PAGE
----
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 Clause 19 - Medical and Educational Goods and Services

19.1 Medical and educational goods and services which enhance patient care, or benefit the NHS and maintain patient care, can be provided subject to the provisions of Clause 18.1. They must not be provided to individuals for their personal benefit. Medical and educational goods and services must not bear the name of any medicine but may bear the name of the company providing them.

19.2 The provision of medical and educational goods and services in the form of donations, grants and benefits in kind to institutions, organisations or associations that are comprised of health professionals and/or that provide healthcare or conduct research are only allowed if:

  • they comply with Clause 19.1 or are made for the purpose of supporting research
  • they are documented and kept on record by the company
  • they do not constitute an inducement to prescribe, supply, administer, recommend, buy or sell any medicine
  • details are publicly disclosed as donations, grants or benefits in kind or as research and development transfers of value.

Clause 19 Supplementary Information

Clause 19.1 Medical and Educational Goods and Services

Clauses 18.1 and 19.1 do not prevent the provision of medical and educational goods and services. In order to comply with the Code such goods and services must be in the interests of patients or benefit the NHS whilst maintaining patient care. They must not be provided to individuals for their personal benefit.

The requirement in Clause 19.1 that medical and educational goods must not bear the name of any medicine does not apply where the goods involved consist of independently produced textbooks or journals which include as part of their texts the names of medicines.

Medical and educational goods and services may bear a corporate name. The involvement of a pharmaceutical company in such activities must be made clear to relevant health professionals and/or other relevant decision makers receiving the service. In addition the involvement of a pharmaceutical company in therapy review services should be made clear to patients. However, if there are no materials for patients this would be a matter for the relevant health professional. If there are materials for patients the requirements for declaration of sponsorship set out in Clause 9.10 would apply.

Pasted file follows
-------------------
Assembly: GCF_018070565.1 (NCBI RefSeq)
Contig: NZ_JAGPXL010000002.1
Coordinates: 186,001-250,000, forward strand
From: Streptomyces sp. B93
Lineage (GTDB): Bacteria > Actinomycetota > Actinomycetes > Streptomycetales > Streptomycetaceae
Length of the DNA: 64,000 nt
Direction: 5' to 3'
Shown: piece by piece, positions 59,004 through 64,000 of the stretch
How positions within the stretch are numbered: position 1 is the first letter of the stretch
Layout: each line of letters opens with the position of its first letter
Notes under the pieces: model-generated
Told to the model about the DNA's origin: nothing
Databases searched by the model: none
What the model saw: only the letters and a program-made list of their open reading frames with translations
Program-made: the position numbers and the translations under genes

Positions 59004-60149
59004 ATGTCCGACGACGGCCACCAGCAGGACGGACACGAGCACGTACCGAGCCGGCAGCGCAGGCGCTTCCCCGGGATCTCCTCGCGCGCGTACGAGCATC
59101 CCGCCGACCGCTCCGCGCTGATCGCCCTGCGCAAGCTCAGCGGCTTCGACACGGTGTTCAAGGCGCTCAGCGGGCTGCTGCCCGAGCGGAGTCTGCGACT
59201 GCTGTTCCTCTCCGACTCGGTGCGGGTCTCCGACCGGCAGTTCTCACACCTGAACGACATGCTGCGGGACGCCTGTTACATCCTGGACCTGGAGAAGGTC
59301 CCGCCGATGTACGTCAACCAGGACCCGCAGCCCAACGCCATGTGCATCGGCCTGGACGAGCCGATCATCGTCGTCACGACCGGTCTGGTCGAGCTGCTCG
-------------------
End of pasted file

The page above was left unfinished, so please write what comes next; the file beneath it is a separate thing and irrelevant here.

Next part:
The following guidance is intended to assist companies in relation to medical and educational goods and services.

1(i) The role of medical/generic representatives in relation to the provision of goods and services supplied in accordance with Clauses 18.1 and 19.1 needs to be in accordance with the principles set out below. In this context companies should consider using staff other than medical/generic representatives.

(ii) If medical/generic representatives provide, deliver or demonstrate medical and educational goods and services then this must not be linked in any way to the promotion of products.

In order to comply with this stipulation the representative must not carry out both activities at the same visit. Representatives may introduce a service by means of a brief description and/or delivering materials but may not instigate a detailed discussion about the service at the same time as a call at which products are promoted.

If, during a promotional visit by a representative, a change in medication to one of the company’s products is agreed, the representative may not then offer a therapy review service to facilitate the change as this would be seen as a way for the company to ensure that the agreed change would in fact be made.

(iii) The acceptability of the role of medical/generic representatives will depend on the nature of the goods and services provided and the method of provision.